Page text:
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  JUDICIAL SYSTEMS
Evaluation scheme

To face the crisis in the Netherlands

On 30 September 2010 the new coalition government Rutte-Verhagen presented its strategic action programme Freedom and Responsibility. It announced a budget cut in public expenditures of 18 billion Euros to be carried out between 2011 and 2015. This is nearly 10 percent of the total budget of Dutch national government. In 2011, the budget for the judiciary was 935 million Euros and for legal aid, it amounted to 482 million Euros. These budgets have continued to rise in the last decades. Several measures are introduced to keep the budget in control as well as to improve and innovate within the Dutch judicial system.

1. Cost-covering court fees

The strategic programme states: “The judicial organisation will in 2013 be funded by those who use them. People with low incomes will be compensated.” This measure applies to administrative and civil litigation. It does not concern child, asylum and penal cases. Cost-covering court fees break new ground in the judicial system. Courts will be encouraged to introduce simple and efficient proceedings. It is presumed that citizens will be more critical before deciding to initiate court proceedings and will consider alternatives for achieving Justice. It is estimated that cost-covering fees will reduce the number of cases by 10 to 20 percent, which, in fact, will lead to a cost reduction of 115 million Euros. The additional income drawn from court fees are equivalent to approximately 225 million Euros. This will lead ultimately to a surplus of 340 million Euros compared to the current budget. To prevent people with low incomes from being restricted access to the judiciary, the legal aid budget will be raised by 100 million Euros.

2. Revising the judicial map
The judicial map of the Netherlands in the near future will in essence contain only ten districts, four courts of appeal and the Supreme Court. The courts will adjudicate in over 30 locations throughout the Netherlands. An administrative and organizational scale-up and not budgetary targets was the purpose of revising the judicial map. Thus, better opportunities for specialization and a more customer-oriented differentiation will be created for the courts. The revision is not restricted to the judiciary only. As a matter of fact, the prosecution will be organised in ten districts and the current 25 police districts will also scale up to 10. In the near future, police and prosecution will be congruent within all the regional districts of the judiciary. The central aim of the programme on courts is to guarantee a certain minimum quality of justice in all the regions of the Netherlands.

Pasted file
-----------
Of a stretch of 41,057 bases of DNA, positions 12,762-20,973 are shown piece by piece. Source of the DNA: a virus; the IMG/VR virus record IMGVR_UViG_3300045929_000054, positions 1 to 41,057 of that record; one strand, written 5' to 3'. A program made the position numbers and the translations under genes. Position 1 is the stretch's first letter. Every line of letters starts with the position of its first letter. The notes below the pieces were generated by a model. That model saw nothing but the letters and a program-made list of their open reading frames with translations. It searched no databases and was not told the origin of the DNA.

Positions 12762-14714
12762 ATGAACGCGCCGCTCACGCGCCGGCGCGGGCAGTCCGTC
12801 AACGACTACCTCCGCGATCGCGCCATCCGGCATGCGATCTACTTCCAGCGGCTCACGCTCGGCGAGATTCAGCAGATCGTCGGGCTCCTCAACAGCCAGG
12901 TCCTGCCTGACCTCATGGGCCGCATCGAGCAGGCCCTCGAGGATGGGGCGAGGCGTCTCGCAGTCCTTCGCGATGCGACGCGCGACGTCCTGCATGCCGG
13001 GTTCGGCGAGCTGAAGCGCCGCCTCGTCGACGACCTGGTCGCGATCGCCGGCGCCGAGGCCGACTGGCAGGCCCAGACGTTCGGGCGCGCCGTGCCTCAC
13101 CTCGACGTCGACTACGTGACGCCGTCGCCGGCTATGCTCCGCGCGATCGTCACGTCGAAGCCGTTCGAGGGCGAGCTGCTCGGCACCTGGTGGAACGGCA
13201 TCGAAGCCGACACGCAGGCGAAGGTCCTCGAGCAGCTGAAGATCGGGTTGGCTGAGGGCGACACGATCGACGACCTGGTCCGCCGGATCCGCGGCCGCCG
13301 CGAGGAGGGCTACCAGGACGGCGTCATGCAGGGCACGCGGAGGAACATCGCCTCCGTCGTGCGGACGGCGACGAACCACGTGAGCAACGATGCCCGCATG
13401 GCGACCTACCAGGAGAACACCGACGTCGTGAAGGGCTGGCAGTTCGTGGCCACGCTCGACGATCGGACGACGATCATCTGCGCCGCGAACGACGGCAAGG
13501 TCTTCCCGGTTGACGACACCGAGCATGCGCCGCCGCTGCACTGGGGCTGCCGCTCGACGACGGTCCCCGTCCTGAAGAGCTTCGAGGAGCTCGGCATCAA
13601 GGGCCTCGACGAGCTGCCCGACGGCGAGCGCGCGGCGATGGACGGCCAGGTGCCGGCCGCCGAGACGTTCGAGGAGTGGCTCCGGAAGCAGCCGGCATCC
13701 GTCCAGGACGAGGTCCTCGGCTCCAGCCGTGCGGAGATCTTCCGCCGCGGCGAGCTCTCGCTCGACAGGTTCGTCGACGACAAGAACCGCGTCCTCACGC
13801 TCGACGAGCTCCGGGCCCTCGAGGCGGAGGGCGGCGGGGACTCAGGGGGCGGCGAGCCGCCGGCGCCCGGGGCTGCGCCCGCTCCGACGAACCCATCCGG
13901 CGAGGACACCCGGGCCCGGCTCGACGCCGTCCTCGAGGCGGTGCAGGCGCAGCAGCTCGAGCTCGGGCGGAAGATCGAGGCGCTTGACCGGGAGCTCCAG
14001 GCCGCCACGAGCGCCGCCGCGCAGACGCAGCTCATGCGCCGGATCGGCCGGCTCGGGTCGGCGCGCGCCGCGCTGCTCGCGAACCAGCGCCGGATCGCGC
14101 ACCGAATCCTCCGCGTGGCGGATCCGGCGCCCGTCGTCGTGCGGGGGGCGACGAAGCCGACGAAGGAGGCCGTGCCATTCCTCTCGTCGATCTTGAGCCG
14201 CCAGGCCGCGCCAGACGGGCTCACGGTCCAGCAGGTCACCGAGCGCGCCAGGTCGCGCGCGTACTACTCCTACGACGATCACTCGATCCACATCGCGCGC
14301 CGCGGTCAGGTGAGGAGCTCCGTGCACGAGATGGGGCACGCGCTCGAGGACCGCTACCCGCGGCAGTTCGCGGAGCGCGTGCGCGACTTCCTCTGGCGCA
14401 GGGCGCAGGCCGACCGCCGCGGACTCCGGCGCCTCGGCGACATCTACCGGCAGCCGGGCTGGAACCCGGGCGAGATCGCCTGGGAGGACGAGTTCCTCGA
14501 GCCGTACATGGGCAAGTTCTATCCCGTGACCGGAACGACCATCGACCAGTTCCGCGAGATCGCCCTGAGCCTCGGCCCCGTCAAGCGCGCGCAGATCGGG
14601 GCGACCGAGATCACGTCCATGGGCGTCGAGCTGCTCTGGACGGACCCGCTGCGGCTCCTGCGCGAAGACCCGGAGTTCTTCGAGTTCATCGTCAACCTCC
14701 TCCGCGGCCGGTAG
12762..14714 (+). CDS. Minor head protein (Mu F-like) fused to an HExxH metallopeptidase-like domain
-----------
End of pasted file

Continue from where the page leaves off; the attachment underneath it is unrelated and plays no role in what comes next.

3. E-Justice
The e-Justice program will focus on the following themes: increasing implementation of video conferencing, encouraging the introduction of the digital criminal file - including setting up facilities for identification and authentication -, validating and archiving documents, electronic litigation in civil and administrative law - including the introduction of a simple procedure for simple cases -, improving the accessibility of files through the Internet, promoting the establishment of a European e-Justice. These measures will stimulate more efficient and effective interactions between the numerous organisations which shape together the judicial system.

4. Adjusting legal aid
The importance of maintaining expenditures under control underlies the way the legal aid system is assessed. Every effort must be encouraged for the system to withstand periods when the court-load increases, concurrently with the need to save on public expenditure. In the short run, the rates for lawyers will be lowered and, in a divorce case, representation by a lawyer will not be compulsory anymore. This will lead to a budget cut of 50 million Euros. As the cost-covering fees should not lead to reduced access to legal aid, people with lower incomes will be compensated, thus leading to extra expenditures of 100 million Euros. The net result is an increase of 50 million Euros of the legal aid budget.

5. Simplifying procedural law
Civil, administrative and criminal proceedings measures will be designed to better match the needs of litigants and efficient proceedings (for example, a simple procedure for simple civil affairs, a final dispute resolution in administrative law, etc.). In administrative and civil cases, this will, consequently, lower the court fees for the citizens.

The following table summarizes the overall impact of the measures on the budget of the judiciary and legal aid (in million Euros)

 

2012

2013

2014

2015

1. Cost-covering court fees

 

-340

-340

-340

2. Revising the judicial map

0

0

0

0

3. E-Justice

PM

PM

PM

PM

4. Adjusting legal aid

 

50

50

50

5. Simplifying procedural law

 

PM

PM

PM

Frans van der DOELEN
Programme Manager, Department of the Justice System
Ministry of Justice, The Netherlands
Dutch Member of the CEPEJ